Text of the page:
Celtic paid Motherwell £3.25m, the highest fee they have received for a player, to sign David Turnbull in August 2020 – 14 months after the then-21-year-old failed a medical before making that same transfer. At a time when it has become clear that their team needs to be rebuilt, Turnbull has perhaps emerged as the most obvious leader of a new generation to follow that that so impressively won nine successive Scottish Premiership titles.
Potential add-ons will follow if he succeeds as Celtic hope and as James McFadden, another who impressed elsewhere after emerging at Motherwell, expects. "He's worked really hard, he's level-headed, has a brilliant mentality and is a top talent," said the retired Scotland international. "I speak about him every time I see him playing. He's so adaptable and can play anywhere in midfield. If he gets in front of goal, very rarely, if ever, will you see him snatch at it. He'll step up again."
Turnbull is a particularly inventive player who thrives between the lines, from where he plays lofted passes and deft chips over opposing defences. Those passes (below) over compact, low blocks may even represent something of a trademark, and regularly release forward runners in behind opposing defences with a level of spin, backlift and detail that is easier for them to control or finish from.
When he is operating between the lines he consistently proves capable of adapting to his surroundings, meaning he continues to use the ball effectively under pressure to also progress through or around the defensive block in front of him. With his stronger right foot he drills passes through, or with the outside of his foot bends them around, defences, and often executes doing so with speed, regardless of the pressure he is under and the space he is working with.
If instead carrying possession, Turnbull also offers swift changes of direction and speed, often decelerating from a sprint to a near-static state to commit defenders tracking him. Should he develop to the point of being able to as impressively accelerate – particularly when attacking one-on-one – to complement the ability he already possesses to glide around or through opponents he can become even more influential. His lack of speed over longer distances will otherwise continue to undermine his potential.
From midfield he offers supporting forward runs ahead of the ball, as well as being the player who provides forward passes. He is comfortable in both inside channels and running directly to between two central defenders, is rarely caught offside, and times his passes and movements with an impressive maturity that means him taking advantage of new spaces.
That same awareness exists if Turnbull is instead making penetrative runs (below). Should a teammate be in a superior position, he will quickly release possession to him.
When Turnbull attempts to apply the finishing touches, he does so with both power and minimal backlift, and is most effective when shooting from cut-backs or from central positions outside of the penalty area. Similarly to when decelerating when dribbling, he often favours dragging the ball back across his body to deceive goalkeepers into diving before then shooting towards goal.
Role at Celtic
During his time at Celtic Park, Turnbull has featured in a variety of systems. When he first arrived he was selected as one of three central midfielders in a 3-5-2. As one of their two attacking central midfielders one of his responsibilities involved supporting attempts to build possession through a wider central defender and defensive midfielder, but if that gave their wing-backs freedom, it took him from where he is most effective. The numbers that already existed in the final third meant him often resisting his instincts to attack, and instead remaining withdrawn to defend alongside Scott Brown – their senior defensive midfielder.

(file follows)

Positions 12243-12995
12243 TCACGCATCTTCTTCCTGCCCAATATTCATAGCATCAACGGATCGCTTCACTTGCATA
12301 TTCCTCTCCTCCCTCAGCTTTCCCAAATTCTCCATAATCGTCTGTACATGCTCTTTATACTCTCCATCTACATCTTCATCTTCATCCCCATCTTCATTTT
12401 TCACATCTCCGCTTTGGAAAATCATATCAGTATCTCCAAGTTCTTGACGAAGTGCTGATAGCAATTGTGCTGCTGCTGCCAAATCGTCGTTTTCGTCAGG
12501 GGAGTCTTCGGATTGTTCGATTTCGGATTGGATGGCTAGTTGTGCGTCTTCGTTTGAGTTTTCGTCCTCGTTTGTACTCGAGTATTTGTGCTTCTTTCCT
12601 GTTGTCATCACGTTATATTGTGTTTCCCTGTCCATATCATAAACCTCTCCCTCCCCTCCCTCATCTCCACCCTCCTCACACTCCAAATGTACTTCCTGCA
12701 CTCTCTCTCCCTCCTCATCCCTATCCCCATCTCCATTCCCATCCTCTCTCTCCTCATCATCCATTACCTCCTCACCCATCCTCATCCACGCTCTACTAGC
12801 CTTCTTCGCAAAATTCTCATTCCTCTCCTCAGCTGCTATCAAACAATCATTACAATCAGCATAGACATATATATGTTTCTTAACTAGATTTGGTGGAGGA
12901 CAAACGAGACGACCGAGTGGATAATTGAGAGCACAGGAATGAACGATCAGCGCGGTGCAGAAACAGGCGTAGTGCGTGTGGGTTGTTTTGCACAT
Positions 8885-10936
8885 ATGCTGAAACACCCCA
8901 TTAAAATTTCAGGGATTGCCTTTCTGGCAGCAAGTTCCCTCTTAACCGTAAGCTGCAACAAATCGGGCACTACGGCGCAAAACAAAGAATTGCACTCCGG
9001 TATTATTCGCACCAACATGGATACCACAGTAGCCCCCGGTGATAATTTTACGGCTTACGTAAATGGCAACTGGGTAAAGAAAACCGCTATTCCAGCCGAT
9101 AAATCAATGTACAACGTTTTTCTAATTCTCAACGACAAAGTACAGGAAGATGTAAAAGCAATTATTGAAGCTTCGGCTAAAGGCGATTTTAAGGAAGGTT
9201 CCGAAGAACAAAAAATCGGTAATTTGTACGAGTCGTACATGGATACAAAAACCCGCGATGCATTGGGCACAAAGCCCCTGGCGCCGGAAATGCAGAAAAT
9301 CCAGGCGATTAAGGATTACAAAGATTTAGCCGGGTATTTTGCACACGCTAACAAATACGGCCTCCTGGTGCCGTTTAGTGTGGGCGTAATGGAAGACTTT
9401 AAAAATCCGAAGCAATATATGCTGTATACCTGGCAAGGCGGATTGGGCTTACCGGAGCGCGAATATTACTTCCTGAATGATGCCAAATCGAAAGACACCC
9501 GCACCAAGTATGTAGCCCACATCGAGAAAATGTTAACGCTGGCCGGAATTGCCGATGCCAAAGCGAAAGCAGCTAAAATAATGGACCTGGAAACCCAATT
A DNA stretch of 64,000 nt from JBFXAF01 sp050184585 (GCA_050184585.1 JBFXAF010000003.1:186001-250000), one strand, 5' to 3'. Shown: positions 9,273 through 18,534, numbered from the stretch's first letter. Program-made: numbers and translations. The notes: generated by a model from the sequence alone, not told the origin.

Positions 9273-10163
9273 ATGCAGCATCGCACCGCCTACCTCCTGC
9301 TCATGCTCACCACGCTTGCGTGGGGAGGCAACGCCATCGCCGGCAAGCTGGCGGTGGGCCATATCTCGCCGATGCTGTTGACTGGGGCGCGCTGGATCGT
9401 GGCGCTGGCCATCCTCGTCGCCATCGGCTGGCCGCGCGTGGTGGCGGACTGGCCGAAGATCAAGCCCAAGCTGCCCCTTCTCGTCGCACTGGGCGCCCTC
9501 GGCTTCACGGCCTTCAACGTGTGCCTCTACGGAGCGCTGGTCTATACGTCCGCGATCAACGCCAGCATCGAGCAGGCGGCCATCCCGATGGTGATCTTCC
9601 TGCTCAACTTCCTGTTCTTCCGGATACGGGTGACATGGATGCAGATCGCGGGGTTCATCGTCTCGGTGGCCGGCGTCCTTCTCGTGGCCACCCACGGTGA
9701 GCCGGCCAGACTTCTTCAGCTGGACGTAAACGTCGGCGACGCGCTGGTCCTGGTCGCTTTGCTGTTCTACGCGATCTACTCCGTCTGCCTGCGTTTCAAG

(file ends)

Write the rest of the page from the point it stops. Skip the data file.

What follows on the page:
When they reorganised to instead operate with a 4-2-3-1, Turnbull was selected as their number 10, from where he could move to between the lines, even if the three attacking players alongside or in front of him somewhat limited his freedom to mostly vertical supporting movements. Like many in that position, he regularly favours creating by moving horizontally, but with only one striker in front of him had to make regular runs to between the opposing central defenders, making him reliant on his teammates complementing those runs.
His influence grew when they instead used a four-diamond-two (above) in which he was at the tip of that diamond. The presence of two strikers in front of him occupied opposing central defenders, giving Turnbull more time between the lines and his forwards runs increased purpose, and therefore increased end product. Even during the periods he isn't attempting to penetrate in behind opponents, their diamond midfield means him more consistently contributing to their attacking play in the areas he is most comfortable, from where he has the freedom to move wide to receive, combine, or lose his marker, and to offer attacking runs with different angles.
It is also notable that he contributes more to Celtic's overall structure and during moments of transition. His positioning means full-backs moving infield to release a central defender to prioritise him, and therefore wider midfielders being forced to retreat further to cover wide of those full-backs. Celtic's full-backs, in turn, are invited to attack into the wide areas being vacated – Greg Taylor and Diego Laxalt are among their most prolific crossers during 2020/21. Those same wide areas offer increased potential against a diamond midfield, but that potential is more difficult to realise from the more withdrawn starting points opponents increasingly adopt.
Author: Tony Hodson